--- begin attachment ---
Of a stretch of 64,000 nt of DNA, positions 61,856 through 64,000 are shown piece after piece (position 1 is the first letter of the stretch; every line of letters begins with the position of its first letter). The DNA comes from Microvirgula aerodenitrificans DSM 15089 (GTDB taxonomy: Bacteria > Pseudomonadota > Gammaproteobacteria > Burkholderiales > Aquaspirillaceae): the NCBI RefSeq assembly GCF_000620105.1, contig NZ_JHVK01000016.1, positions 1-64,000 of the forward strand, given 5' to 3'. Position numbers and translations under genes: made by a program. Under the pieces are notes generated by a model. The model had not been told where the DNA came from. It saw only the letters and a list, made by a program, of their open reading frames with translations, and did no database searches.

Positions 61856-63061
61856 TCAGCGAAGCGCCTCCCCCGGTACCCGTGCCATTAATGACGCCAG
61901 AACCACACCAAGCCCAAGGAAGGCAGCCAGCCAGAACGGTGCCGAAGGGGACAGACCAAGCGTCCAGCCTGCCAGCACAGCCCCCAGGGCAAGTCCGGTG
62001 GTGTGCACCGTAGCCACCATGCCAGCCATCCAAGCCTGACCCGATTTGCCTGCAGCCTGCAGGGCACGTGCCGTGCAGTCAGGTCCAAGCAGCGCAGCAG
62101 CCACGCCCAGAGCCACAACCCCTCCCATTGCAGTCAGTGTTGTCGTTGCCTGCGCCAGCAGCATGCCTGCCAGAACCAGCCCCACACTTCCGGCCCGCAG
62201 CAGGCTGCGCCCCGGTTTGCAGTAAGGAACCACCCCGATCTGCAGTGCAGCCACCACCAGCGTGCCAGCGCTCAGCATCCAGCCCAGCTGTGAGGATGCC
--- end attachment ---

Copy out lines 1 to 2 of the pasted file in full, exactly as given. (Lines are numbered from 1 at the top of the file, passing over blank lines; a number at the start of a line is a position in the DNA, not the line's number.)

Of a stretch of 64,000 nt of DNA, positions 61,856 through 64,000 are shown piece after piece (position 1 is the first letter of the stretch; every line of letters begins with the position of its first letter). The DNA comes from Microvirgula aerodenitrificans DSM 15089 (GTDB taxonomy: Bacteria > Pseudomonadota > Gammaproteobacteria > Burkholderiales > Aquaspirillaceae): the NCBI RefSeq assembly GCF_000620105.1, contig NZ_JHVK01000016.1, positions 1-64,000 of the forward strand, given 5' to 3'. Position numbers and translations under genes: made by a program. Under the pieces are notes generated by a model. The model had not been told where the DNA came from. It saw only the letters and a list, made by a program, of their open reading frames with translations, and did no database searches.

Positions 61856-63061